Neutral Zone


D-Zone                     D1                   F2                  F1                  O-Zone


See this graphic.

The first guy up in the play (F1) is perhaps the most important player. The key to the trap is forcing the other team to make a pass up the ice where the trap is in place. Otherwise, the trap is supposed to guide the skater to one direction or the other. If the opposing team is allowed to carry the puck with speed through the neutral zone, the defending team is in trouble because their “3” at the blue line is largely standing still.

The Colorado Avalanche have added their own spin. They’re not even guiding the puck carry to one side or the other, they’re simply making sure the skater has to make a pass up the ice.

So the F1 is just assuring there is a pass up the ice. If the opponent tries to start carrying the puck up, the F1 player has to put a check on him to prevent him from building speed. If the puck carrier makes a backwards pass or regroups, the first player just resets on whoever the new puck carrier is.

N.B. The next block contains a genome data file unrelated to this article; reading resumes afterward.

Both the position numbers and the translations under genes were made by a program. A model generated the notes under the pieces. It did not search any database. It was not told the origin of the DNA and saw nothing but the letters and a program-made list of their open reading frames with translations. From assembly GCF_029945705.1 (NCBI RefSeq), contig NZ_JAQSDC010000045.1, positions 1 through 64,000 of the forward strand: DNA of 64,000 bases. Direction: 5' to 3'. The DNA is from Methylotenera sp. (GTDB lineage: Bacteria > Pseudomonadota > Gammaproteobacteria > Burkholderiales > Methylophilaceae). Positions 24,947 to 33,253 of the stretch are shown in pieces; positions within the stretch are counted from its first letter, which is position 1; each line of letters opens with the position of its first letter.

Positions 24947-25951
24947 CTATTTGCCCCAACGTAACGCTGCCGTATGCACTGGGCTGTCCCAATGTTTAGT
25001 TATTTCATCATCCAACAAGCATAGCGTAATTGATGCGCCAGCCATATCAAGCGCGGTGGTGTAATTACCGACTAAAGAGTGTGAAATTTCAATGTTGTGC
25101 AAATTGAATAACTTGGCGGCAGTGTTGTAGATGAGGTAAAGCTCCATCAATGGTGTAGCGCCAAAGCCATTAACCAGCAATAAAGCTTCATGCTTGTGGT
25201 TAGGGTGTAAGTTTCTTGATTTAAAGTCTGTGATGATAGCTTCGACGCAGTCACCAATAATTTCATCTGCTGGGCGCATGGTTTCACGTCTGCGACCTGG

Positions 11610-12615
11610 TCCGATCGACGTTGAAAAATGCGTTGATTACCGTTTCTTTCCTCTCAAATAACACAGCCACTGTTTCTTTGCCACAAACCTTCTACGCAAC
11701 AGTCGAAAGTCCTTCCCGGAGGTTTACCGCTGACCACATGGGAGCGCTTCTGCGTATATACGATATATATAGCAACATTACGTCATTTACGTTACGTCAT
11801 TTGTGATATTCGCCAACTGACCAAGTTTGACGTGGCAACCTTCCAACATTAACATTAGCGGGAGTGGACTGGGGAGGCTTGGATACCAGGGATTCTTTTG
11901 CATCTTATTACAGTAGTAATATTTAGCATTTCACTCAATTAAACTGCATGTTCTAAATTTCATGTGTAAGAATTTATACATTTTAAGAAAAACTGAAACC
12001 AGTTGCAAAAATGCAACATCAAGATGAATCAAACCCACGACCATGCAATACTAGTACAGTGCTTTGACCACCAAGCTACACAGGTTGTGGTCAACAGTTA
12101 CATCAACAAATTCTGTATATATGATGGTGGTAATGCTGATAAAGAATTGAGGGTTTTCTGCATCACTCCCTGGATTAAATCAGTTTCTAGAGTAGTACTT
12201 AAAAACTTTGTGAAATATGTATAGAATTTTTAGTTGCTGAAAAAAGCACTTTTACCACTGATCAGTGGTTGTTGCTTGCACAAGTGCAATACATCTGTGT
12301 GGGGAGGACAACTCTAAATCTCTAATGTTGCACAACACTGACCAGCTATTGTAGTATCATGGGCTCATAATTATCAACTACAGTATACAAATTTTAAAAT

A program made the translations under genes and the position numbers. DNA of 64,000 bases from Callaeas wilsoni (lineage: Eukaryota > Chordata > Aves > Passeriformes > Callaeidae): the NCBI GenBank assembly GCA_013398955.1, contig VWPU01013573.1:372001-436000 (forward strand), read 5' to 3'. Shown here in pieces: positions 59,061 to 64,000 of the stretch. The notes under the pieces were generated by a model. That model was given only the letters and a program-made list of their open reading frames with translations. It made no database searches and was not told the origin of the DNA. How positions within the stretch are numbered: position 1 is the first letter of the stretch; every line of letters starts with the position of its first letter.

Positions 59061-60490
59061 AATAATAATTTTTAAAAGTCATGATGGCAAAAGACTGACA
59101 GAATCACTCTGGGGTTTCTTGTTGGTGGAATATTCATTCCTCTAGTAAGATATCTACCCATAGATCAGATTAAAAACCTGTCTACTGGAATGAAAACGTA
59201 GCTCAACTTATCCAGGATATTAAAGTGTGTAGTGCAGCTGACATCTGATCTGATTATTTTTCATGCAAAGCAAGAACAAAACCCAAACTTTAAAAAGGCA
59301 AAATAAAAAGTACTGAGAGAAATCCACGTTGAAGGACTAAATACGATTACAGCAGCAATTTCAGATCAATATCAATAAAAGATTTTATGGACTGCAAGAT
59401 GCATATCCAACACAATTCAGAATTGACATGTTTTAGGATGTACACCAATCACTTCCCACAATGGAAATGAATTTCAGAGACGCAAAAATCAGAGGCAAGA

The three players at the blue line are the ones that spring the trap. They’re usually a couple feet in front of the blue line, and that’s important. Being two feet in front of blue line might not seem like it’s important, but it is vital to the success of the trap.

If the the trap players come up too far from the blue line, they risk having an opposing player catch a puck behind them. This can lead to an easy 1 on 1 if not 2 on 1 against the D1. If the trap players sink back under the blue line, the other team has room to catch the puck and then get their heads up and look to make a play.